Study : Zea mays Exome
Zea mays Exome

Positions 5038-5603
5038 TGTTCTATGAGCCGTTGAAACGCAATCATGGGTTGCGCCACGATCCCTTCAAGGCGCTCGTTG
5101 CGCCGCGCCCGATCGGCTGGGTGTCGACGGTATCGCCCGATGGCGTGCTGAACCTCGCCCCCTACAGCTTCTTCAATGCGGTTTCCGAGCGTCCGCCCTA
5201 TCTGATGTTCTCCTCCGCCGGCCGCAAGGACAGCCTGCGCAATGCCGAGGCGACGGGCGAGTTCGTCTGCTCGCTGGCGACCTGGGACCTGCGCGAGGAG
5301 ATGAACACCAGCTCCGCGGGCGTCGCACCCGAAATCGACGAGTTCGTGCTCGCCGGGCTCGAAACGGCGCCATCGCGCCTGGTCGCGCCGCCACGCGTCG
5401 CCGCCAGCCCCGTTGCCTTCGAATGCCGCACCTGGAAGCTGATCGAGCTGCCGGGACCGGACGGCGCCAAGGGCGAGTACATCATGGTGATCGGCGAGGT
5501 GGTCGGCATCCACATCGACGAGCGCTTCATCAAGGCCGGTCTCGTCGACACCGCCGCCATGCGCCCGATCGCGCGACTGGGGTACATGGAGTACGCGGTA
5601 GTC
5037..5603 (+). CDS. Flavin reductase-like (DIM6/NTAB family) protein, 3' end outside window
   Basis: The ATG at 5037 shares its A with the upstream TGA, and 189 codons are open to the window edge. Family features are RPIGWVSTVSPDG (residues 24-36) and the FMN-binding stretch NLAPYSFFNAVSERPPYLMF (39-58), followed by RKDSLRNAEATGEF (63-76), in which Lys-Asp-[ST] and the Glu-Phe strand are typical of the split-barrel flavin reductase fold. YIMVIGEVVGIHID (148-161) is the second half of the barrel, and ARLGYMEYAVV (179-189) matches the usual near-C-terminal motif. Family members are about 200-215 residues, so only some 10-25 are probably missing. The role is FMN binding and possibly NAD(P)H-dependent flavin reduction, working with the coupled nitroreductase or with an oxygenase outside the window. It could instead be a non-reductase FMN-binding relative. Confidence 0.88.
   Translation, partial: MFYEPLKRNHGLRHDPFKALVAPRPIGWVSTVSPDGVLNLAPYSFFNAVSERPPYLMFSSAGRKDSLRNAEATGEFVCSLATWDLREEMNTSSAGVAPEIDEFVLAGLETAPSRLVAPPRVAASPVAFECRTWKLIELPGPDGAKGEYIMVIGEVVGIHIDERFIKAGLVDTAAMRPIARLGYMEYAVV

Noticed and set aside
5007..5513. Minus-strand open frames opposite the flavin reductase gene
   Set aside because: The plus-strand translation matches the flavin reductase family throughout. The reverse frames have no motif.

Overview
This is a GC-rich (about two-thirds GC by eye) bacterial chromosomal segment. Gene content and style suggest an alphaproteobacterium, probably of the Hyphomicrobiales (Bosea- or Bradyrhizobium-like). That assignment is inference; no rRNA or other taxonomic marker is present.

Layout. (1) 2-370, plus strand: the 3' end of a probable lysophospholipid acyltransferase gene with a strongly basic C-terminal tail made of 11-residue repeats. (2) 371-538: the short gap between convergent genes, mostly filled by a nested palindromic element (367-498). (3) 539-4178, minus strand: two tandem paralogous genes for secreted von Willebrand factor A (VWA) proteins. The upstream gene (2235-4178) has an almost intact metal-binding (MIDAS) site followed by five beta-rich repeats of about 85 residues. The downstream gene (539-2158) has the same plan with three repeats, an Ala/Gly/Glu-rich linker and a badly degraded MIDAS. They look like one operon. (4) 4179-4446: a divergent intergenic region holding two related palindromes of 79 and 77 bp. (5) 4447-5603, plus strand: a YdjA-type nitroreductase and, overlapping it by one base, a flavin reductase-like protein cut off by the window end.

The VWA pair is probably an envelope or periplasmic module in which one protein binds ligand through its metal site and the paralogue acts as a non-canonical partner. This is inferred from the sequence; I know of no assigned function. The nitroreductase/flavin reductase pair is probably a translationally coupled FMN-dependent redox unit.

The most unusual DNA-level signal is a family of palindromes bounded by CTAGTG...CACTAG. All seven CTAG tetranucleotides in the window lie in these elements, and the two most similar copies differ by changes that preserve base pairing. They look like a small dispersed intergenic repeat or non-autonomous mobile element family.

Although approaches for conducting genome-wide association studies (GWAS) are well developed, conventional GWAS requires the high-density genotyping of large numbers of individuals from a diversity panel. Here we report a method for conducting GWAS that does not require the genotyping of large numbers of individuals. Instead XP-GWAS (extreme phenotype GWAS) relies on genotyping pools of individuals from a diversity panel having extreme phenotypes. This analysis measures allele frequencies in the extreme pools, enabling the discovery of associations between genetic variants and traits of interest. This method was evaluated in maize using the well-characterized kernel row number trait, which was selected to enable comparisons between the results of XP-GWAS and a conventional GWAS. An exome-sequencing strategy was employed to focus sequencing resources on genes and their flanking regions. A total of 0.94 million variants was identified and served as evaluation markers; via comparisons among pools, 145 of these variants were identified as being statistically associated with the kernel row number phenotype. These trait-associated variants were significantly enriched in regions identified by the conventional GWAS. XP-GWAS was able to resolve several linked QTL and detect trait-associated variants within a single gene under a QTL peak. XP-GWAS is expected to be of particular valuable for detecting genes or alleles responsible for quantitative variation in species that do not have access to extensive genotyping resources, such as wild progenitors of crops, orphan crops and other poorly characterized species such as those of ecological interest.